Visiting Southwest Louisiana is all about the culture, from crawfish etouffee and boudin to Cajun and Zydeco music. And we discovered the best of both in Eunice, a small city named after its founder, C. C. Duson’s, wife.
Duson had an adventurous history that started out with spending time as a POW in Washington, LA, during the Civil War. There, he met James Hayes, who appointed him as a deputy sheriff two years later in 1867.
The law, it seems, was Duson’s ideal career, as he captured a number of infamous criminals. His skill with a pistol was legendary, including a story claiming he killed 96 alligators with 96 shots from a boat near Morgan City!
But getting back to the town of Eunice…
Duson started selling town lots in 1893-94 from 160 acres he’d purchased to establish the town. First, though, he’d convinced the Southern Pacific Railroad to set up the Eunice Depot on his newly purchased property. Today, the Depot is a museum listed on the National Register of Historic Places.
Eunice’s Liberty Theater, home of the “Rendez-Vous des Cajuns” Radio Show and Liberty Center for the Performing Arts, is also on the National Register of Historic Places.
Find out more about the Eunice Depot Museum at: http://www.louisianatravel.com/la-attractions/eunice-depot-museum
Rendez-vous des Cajuns – Cajun Grand Old Opry
The Liberty Theater started out in 1924 as a vaudeville/movie house, now listed in the Great American Movie Theaters Preservation Press Guide published by the Smithsonian. During its heydays in the 1920s and ’30s, it hosted such famous people as Roy Rogers, Tex Ritter, Lash LaRue, and the Bowery Boys. (Source: Eunice, 2009, by Alma Brunson Reed and Van Reed, Arcadia Publishing)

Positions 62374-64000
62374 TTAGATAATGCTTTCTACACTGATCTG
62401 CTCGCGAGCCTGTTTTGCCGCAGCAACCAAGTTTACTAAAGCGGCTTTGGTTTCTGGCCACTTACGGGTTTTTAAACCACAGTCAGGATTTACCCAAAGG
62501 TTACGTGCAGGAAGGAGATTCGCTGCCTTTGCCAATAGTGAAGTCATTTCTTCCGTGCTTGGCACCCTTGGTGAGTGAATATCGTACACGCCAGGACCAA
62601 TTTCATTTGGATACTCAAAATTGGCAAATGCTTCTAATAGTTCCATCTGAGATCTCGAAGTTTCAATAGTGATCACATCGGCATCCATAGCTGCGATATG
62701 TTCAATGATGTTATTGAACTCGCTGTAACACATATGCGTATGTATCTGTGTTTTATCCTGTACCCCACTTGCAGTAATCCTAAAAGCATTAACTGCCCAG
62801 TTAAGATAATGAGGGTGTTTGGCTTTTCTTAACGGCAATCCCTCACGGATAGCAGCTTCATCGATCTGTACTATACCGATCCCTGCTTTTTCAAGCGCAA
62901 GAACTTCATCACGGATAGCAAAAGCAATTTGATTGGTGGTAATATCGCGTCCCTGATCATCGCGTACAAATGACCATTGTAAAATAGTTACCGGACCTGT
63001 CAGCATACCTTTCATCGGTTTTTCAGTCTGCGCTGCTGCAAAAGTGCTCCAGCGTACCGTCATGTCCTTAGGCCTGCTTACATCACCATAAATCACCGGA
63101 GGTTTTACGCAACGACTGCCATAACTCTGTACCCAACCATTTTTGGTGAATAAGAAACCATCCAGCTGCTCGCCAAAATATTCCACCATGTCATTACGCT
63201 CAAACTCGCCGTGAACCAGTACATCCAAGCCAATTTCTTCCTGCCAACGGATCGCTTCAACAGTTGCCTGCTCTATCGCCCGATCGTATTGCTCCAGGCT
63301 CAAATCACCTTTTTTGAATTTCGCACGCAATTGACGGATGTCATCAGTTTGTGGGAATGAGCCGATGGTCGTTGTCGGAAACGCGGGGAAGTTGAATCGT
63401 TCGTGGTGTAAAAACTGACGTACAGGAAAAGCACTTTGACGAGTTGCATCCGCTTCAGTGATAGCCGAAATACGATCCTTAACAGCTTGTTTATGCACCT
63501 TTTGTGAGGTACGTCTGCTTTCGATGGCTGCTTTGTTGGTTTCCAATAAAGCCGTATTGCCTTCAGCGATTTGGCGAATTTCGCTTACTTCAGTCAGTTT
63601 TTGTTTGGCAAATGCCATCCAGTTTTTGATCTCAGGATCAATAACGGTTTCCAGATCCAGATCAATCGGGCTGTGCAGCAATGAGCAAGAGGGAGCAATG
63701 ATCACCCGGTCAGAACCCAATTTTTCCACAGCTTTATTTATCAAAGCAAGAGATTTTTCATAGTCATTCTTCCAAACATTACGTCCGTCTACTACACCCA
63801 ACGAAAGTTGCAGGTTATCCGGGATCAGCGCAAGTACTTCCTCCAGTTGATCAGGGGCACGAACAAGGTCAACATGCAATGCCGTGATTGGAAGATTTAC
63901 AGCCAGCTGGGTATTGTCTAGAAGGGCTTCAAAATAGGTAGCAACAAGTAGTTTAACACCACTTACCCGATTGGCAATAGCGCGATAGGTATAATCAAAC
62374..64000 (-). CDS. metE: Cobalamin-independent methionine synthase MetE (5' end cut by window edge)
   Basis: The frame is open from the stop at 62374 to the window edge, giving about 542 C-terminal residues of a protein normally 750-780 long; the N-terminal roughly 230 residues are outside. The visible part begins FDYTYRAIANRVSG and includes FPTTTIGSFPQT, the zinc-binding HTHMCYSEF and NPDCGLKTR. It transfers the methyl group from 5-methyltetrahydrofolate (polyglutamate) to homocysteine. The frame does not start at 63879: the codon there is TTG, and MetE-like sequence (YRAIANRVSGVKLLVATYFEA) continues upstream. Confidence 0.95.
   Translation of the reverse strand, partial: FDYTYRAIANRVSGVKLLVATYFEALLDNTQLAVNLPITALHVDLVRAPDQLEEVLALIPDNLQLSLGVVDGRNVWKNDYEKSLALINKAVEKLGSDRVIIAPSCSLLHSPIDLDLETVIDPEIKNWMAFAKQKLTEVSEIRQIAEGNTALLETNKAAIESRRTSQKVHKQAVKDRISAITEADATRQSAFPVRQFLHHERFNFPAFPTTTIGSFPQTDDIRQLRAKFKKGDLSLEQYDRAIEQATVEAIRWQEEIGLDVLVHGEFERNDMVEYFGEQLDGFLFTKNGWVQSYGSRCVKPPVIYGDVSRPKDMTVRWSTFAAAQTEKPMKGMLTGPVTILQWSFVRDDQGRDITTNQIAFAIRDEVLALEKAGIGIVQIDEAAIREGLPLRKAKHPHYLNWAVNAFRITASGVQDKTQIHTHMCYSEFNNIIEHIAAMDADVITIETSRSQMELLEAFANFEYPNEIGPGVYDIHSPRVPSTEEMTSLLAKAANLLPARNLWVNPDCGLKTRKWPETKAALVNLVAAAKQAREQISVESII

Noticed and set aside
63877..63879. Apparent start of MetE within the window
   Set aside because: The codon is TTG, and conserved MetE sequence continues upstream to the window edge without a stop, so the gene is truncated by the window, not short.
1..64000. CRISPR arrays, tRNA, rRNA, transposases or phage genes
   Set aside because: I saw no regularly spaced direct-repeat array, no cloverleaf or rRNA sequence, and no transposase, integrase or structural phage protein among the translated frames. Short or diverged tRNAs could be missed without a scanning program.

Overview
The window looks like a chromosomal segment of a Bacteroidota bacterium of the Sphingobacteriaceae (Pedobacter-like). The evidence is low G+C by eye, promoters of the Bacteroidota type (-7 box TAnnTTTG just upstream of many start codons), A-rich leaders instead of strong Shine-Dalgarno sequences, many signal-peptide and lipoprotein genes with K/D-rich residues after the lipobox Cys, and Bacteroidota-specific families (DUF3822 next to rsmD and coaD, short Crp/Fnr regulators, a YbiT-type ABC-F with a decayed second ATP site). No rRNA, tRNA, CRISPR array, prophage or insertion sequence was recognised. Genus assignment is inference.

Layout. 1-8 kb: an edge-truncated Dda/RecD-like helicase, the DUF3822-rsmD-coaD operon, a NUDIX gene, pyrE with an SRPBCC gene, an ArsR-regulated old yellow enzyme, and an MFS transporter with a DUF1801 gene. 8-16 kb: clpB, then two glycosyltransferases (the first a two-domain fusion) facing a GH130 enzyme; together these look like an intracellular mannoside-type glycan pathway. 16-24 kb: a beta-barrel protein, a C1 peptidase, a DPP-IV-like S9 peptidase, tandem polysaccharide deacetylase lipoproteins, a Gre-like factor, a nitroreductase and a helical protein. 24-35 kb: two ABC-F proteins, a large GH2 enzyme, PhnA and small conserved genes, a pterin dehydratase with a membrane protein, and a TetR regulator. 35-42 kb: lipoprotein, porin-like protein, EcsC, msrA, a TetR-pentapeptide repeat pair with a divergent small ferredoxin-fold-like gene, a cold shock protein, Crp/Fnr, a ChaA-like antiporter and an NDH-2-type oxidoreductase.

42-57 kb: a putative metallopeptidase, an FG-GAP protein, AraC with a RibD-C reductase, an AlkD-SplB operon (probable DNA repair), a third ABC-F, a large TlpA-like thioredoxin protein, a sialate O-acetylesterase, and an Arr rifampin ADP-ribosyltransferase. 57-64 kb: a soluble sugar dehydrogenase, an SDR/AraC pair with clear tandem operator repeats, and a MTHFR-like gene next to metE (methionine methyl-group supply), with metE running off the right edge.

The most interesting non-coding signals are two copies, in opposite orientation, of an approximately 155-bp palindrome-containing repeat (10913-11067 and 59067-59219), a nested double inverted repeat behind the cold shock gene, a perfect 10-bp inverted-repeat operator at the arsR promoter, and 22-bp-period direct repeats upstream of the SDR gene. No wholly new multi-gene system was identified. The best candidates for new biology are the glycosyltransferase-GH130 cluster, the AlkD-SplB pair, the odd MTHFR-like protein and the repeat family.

A community restoration project restored the Liberty Theater to its former glory, re-opening in 1987 with a 1 .5 hour live radio program called the Rendez-Vous des Cajuns. The show features Cajun and Zydeco music, local recipes, and Cajun humor in a mix of English and French.
While the Rendez-Vous des Cajuns is still played Saturday nights for KRVS, Radio Acadie, we attended the live Cajun Grand Old Opry event. Three long rows of wooden seats, split by wide aisles, lead to the focal point of the theater — the stage. A painting of the bayou, complete with a live oak and Spanish moss, help create the atmosphere of the show with its lively Cajun and Zydeco music.
And lively it was! From foot tapping to dancing in front of the stage, the music begged us to move. A number of people, from a pre-schooler dancing an amazing jig by himself, to grey-haired couples moving in complete harmony to the two-step pumped out by a Cajun accordion, spent a lot of the night on their feet. Indeed, it was all about rhythm and harmony. For me, the accordion music brought back memories of Hungarian gatherings at my grandparents’ home when I was a child. While the French lyrics were different, the music felt the same.
YouTube Video of the Rendez-Vous des Cajuns
Ruby’s Restaurant & Courtyard
What better way to wrap up a night of Cajun entertainment than with some great Cajun food? Eunice has been home to the World Championship Crawfish Etouffee Cook-Off since 1986. The March event celebrates the local crawfish industry as well as the chefs who create some of the best etouffee in Louisiana!
And the crawfish etouffee I had at Ruby’s Restaurant & Courtyard was definitely in the running for the best. Check out Ruby’s on Facebook.
Visiting Eunice, LA
Eunice, Louisiana, is slightly less than 200 miles from New Orleans.
David and I visited Eunice, Louisiana, as part of a Travel Media Showcase Post Press Trip. It was hosted by the Lafayette Convention & Visitors Commission, Iberia Parish Convention & Visitors Bureau, Jeff Davis Parish Tourist Commission, St. Landry Parish Tourist Commission, and the St. Martin Parish Tourist Commission.
About the Photo
The photo above was taken inside the Liberty Theater in Eunice, Louisiana.